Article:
That’s the downside of having a true freshman as your best receiving option.

Ideally, Alabama would play a ton of zone coverage while forcing pressure without sending extra rushers. That would force Bowers to have to adjust his routes and put pressure on Bennett to make those quick decisions. We’d see more plays like the one Hellams made. Jordan Battle, who PFF graded as the No. 3 FBS coverage safety in FBS, should be heavily involved in any plan to contain Bowers, as well.

But that’s ideal, and perhaps not sustainable. Hence, why Bowers still went off in the 4th quarter when the Dawgs were in obvious passing situations. If zone coverage was his downfall, he would’ve been figured out months ago. Instead, Monken showed he could get him involved with screens and quick outs. Expect more of that, especially on the left side, where Bennett is 15-of-16 for 292 yards and 4 touchdowns when targeting Bowers (via Bill Connelly).

Remember that time when he showed off that absurd speed and split essentially the entire Georgia Tech defense for a 77-yard touchdown? It came against drop-8, zone coverage on the left side of the hash:

Mercy. Can’t teach that type of explosiveness.

Perhaps we should simply expect more of Alabama struggling to stop explosive tight ends. That trend goes back to 2020. Look at some of these tight end performances against the Tide since the start of 2020:

  • Jalen Wydermyer, Texas A&M (2020), 8 catches, 82 yards
  • Kenny Yeboah, Ole Miss (2020) — 7 catches, 181 yards, 2 TDs
  • Kyle Pitts, Florida (2020) — 7 catches, 129 yards, 1 TD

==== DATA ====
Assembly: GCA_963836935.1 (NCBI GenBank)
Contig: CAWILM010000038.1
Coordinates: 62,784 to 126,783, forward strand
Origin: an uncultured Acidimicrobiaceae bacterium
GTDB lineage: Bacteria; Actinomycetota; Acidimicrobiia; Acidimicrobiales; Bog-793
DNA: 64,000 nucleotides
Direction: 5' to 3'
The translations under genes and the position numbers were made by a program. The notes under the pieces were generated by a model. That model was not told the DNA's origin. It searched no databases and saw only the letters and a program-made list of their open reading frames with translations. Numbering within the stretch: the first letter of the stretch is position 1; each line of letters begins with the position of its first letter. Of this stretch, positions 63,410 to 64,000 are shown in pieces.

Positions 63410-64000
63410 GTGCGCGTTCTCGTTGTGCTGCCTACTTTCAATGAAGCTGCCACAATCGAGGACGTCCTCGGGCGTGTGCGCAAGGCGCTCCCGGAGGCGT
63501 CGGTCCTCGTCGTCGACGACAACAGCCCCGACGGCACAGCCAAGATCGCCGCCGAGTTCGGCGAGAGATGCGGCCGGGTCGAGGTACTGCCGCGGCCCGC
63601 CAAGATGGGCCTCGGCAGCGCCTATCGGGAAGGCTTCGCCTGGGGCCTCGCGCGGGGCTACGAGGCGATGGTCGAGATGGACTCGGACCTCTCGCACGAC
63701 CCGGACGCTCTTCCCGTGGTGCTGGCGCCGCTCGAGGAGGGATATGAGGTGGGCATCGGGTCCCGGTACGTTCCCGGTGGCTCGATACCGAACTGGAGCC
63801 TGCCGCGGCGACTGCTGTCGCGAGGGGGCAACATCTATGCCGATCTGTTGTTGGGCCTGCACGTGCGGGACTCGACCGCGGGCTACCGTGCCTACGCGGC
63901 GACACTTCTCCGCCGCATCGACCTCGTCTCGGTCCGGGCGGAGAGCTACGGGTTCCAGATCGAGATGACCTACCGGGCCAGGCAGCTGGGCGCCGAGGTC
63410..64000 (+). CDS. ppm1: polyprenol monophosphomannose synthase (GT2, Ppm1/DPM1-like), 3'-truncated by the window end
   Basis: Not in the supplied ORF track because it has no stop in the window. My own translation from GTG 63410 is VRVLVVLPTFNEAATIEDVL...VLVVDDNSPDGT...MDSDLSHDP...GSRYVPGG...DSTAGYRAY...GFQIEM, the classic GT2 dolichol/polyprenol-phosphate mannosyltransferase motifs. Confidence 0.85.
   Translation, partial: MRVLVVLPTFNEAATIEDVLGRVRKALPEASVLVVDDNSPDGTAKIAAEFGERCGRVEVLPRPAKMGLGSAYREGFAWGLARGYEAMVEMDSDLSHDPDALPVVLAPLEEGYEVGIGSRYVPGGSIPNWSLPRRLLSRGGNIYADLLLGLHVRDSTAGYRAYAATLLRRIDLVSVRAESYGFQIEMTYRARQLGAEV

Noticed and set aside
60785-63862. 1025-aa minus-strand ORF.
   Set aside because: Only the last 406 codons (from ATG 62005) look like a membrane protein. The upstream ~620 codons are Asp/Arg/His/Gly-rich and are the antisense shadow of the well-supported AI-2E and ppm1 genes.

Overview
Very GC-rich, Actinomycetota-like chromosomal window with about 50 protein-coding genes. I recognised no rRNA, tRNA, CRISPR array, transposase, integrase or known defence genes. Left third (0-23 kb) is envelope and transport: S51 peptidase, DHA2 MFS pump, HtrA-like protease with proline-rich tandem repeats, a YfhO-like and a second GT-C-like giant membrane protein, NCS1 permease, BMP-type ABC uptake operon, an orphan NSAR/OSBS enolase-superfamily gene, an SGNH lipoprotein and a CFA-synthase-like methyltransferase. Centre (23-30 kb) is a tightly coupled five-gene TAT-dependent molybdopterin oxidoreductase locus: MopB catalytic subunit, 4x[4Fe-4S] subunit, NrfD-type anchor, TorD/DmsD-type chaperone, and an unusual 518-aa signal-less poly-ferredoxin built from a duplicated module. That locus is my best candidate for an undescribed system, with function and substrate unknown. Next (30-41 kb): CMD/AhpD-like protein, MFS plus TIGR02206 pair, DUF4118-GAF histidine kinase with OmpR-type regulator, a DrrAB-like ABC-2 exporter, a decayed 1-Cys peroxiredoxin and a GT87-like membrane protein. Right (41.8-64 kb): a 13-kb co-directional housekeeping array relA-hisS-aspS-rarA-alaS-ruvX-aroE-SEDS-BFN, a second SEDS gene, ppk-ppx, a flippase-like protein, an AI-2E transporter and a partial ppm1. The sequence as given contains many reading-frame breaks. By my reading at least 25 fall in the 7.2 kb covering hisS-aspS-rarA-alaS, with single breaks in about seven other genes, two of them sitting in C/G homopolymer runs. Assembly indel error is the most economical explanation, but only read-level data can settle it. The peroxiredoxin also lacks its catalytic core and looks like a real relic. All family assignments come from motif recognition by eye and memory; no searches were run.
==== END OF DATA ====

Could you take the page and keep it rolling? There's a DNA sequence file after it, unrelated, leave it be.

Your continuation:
• Jalen Wydermyer, Texas A&M (2021) —  3 catches, 73 yards, 1 TD
  • Brock Bowers, Georgia (2021) — 10 catches, 139 yards, 1 TD

(Alabama literally attempted to triple team Pitts on his 4th quarter touchdown in last year’s SEC Championship. That’s different than letting Wydermyer run free against busted coverage, even if the result was the same.)

It’s also worth mentioning that Alabama won 4 of those 5 games. Wydermyer’s 2021 showing was the only one of those tight end performances that resulted in a defeat of the Tide.

As great as Bowers was, his career day (so far) came in a 17-point Georgia loss. It’s possible that Alabama’s defense will keep giving Georgia that if it means nobody else goes off. That’s essentially what happened in the SEC Championship. By day’s end, Bowers looked like the only UGA offensive skill player who deserved to share the field with Alabama.

For Georgia, that formula cannot repeat itself. If he’s again the lone source of game-changing offense for the Dawgs, we’ll see Smart’s team held to less than 30 points for the 5th time in as many chances against Saban. Bowers might be, as Saban said, “one of the premier players in college football,” but he needs more help than he got a month ago against Alabama.

The list of national champions with an offense led by a true freshman tight end, well, it’s not a list at all. On the other hand, Bowers has developed a propensity for rewriting the record books.

Perhaps he’ll have enough left in the tank to do that again on Monday night.